All access to critical cardholder data should be restricted and recorded. For example, access should only be given to staff explicitly requiring credit/debit card details. Remember: you can use encryption and directory access controls to allow administrators and support staff appropriate access to the services they need - without revealing sensitive data. Additionally, all access should be documented and regularly audited.

Requirement 8:  Assign a unique ID to each person with computer access

The majority of data breaches originate from inside the corporate network. Assigning a unique identification (ID) to each person with access ensures that actions taken on critical data and systems are performed by - and can be traced to - known and authorized users. All remote users should be  required to access corporate data and applications via two-factor authentication (e.g., tokens or smartcards). Devices should be logged off after a period of inactivity. Passwords should be routinely tested to prove they are unreadable during transmission and storage.

Requirement 9:  Restrict physical access to cardholder data

Physical access to any building needs to be via a reception area where all visitors and contractors sign in. All devices that store (or could store) credit card details must be in a secure environment. Server rooms need to be locked with CCTV installed. Access to the wireless and wired network components must be restricted.

Regularly Monitor and Test Networks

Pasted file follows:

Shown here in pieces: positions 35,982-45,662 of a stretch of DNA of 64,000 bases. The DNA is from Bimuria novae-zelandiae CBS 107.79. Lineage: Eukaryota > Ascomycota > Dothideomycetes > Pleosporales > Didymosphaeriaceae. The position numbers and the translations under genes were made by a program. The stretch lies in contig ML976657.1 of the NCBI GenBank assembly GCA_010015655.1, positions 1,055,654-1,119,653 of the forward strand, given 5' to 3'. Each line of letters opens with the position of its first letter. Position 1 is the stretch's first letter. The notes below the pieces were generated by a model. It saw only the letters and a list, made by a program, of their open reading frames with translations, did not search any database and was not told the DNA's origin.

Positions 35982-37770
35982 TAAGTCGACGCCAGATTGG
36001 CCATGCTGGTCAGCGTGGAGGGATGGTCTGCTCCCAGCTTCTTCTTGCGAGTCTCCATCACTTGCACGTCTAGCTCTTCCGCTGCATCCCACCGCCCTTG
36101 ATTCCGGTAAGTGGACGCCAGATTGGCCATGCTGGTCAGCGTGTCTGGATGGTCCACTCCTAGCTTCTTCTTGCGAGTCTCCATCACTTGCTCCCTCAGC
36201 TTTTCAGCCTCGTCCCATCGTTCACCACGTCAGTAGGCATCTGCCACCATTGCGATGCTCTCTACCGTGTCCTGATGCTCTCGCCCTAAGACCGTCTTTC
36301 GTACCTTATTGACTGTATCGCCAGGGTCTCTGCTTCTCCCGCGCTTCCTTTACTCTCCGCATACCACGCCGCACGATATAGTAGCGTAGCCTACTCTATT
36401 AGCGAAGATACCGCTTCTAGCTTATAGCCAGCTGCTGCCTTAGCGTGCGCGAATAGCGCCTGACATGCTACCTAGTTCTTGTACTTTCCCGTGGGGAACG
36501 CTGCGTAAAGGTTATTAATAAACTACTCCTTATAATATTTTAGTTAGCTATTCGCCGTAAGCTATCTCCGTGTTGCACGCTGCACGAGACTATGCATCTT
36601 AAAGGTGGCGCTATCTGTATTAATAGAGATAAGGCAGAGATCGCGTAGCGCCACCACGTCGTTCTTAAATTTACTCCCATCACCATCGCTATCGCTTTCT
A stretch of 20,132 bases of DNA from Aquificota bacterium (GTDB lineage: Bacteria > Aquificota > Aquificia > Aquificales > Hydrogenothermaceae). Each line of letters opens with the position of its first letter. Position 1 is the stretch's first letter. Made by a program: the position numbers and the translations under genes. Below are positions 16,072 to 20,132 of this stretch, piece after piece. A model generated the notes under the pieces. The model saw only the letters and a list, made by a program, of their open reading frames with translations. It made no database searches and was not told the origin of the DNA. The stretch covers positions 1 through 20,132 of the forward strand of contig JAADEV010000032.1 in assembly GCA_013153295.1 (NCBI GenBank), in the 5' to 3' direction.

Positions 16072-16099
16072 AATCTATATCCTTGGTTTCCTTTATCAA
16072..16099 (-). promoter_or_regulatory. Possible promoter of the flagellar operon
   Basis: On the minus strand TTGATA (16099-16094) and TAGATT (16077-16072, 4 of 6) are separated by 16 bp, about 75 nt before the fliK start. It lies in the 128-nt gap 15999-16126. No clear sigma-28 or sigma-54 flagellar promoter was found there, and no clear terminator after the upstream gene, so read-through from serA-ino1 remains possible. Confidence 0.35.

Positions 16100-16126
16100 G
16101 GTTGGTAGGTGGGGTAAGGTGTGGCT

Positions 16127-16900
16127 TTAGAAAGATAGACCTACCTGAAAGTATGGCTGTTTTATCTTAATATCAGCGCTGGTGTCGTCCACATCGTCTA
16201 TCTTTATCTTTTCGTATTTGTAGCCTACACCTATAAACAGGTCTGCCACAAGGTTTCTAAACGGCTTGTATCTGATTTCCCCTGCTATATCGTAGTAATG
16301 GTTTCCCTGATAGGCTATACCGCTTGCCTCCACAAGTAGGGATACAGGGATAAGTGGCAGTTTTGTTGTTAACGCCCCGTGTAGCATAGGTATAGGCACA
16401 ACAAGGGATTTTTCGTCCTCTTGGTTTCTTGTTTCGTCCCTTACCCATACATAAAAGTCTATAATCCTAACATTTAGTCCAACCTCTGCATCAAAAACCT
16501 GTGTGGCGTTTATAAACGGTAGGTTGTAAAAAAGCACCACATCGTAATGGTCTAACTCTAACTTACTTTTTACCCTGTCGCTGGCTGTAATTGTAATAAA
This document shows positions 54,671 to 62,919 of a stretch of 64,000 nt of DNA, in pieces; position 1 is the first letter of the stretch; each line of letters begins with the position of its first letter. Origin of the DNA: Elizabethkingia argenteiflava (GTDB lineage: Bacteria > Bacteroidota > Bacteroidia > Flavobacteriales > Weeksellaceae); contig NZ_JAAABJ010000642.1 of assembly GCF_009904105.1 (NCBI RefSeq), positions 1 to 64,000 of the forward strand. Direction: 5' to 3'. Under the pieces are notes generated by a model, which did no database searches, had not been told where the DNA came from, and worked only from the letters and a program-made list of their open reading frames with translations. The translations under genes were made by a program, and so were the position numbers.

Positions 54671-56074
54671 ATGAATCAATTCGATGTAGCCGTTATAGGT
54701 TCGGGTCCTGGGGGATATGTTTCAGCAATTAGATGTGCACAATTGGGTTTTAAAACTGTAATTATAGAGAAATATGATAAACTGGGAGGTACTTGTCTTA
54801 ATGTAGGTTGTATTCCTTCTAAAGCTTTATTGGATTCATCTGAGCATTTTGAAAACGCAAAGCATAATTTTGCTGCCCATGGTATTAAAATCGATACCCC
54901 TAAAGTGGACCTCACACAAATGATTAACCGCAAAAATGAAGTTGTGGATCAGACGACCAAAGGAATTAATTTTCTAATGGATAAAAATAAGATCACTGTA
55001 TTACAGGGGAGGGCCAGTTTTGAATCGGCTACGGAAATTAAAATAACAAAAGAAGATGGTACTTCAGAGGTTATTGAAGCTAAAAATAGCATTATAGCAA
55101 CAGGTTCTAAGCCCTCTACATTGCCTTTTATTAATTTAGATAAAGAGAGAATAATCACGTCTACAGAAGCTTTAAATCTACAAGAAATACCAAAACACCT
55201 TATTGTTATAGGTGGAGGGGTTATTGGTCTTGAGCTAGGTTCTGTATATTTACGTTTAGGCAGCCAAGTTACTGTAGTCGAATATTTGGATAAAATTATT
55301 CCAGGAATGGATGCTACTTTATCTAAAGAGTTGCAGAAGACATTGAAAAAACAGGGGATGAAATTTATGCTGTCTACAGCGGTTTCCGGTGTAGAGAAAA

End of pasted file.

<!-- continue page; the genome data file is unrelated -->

Requirement 10:  Track and monitor all access to network resources and cardholder data

The logs of all network and device activity need to be recorded and analyzed for anomalies. They need to be stored in a manner that provides tracking of legitimate access, intrusions, and attempted intrusions. The logs must be available as material evidence in the event of a breach.

Requirement 11:  Regularly test security systems and processes

Under PCI DSS, companies should conduct regular vulnerability scans for possible exploitable weaknesses in their environments.  When there are significant changes to the network, device operating systems, or applications, organizations should run internal and external vulnerability scans to check for exploitable security flaws.

Requirement 11.5:  Deploy a change detection mechanism

Deploy a change detection mechanism (for example, file integrity monitoring tools) to alert 24/7 personnel to unauthorized modification of critical system files, configuration files or content files. Configure the software to perform critical file comparisons at least weekly. Implement a process to respond to any alerts generated by the change-detection solution.

Maintain an Information Security Policy

Requirement 12:  Maintain a policy that addresses information security

Organizations need to include IT security in their overall policies and risk management strategies. Ownership of these initiatives must be assigned to a person or group within the organization. A strong security policy sets the tone for the entire company and informs employees of what is expected of them. Some of the areas addressed include remote access technologies, wireless technologies, removable electronic media, email usage, internet usage, laptops, and mobile devices, among others. Additionally, service providers should also be monitored and managed.

How ERMProtect Can Help with PCI DSS Compliance

ERM Protect can help ensure your organization is PCI compliant.  As one of the original PCI QSA firms, we are experts at payment card compliance, IT security, and data protection.  We leverage almost 30 years of experience to secure your payment data, protect your business and manage costs and risk. Contact us at 1-800-259-9660 and ask for Silka Gonzalez to get a quote.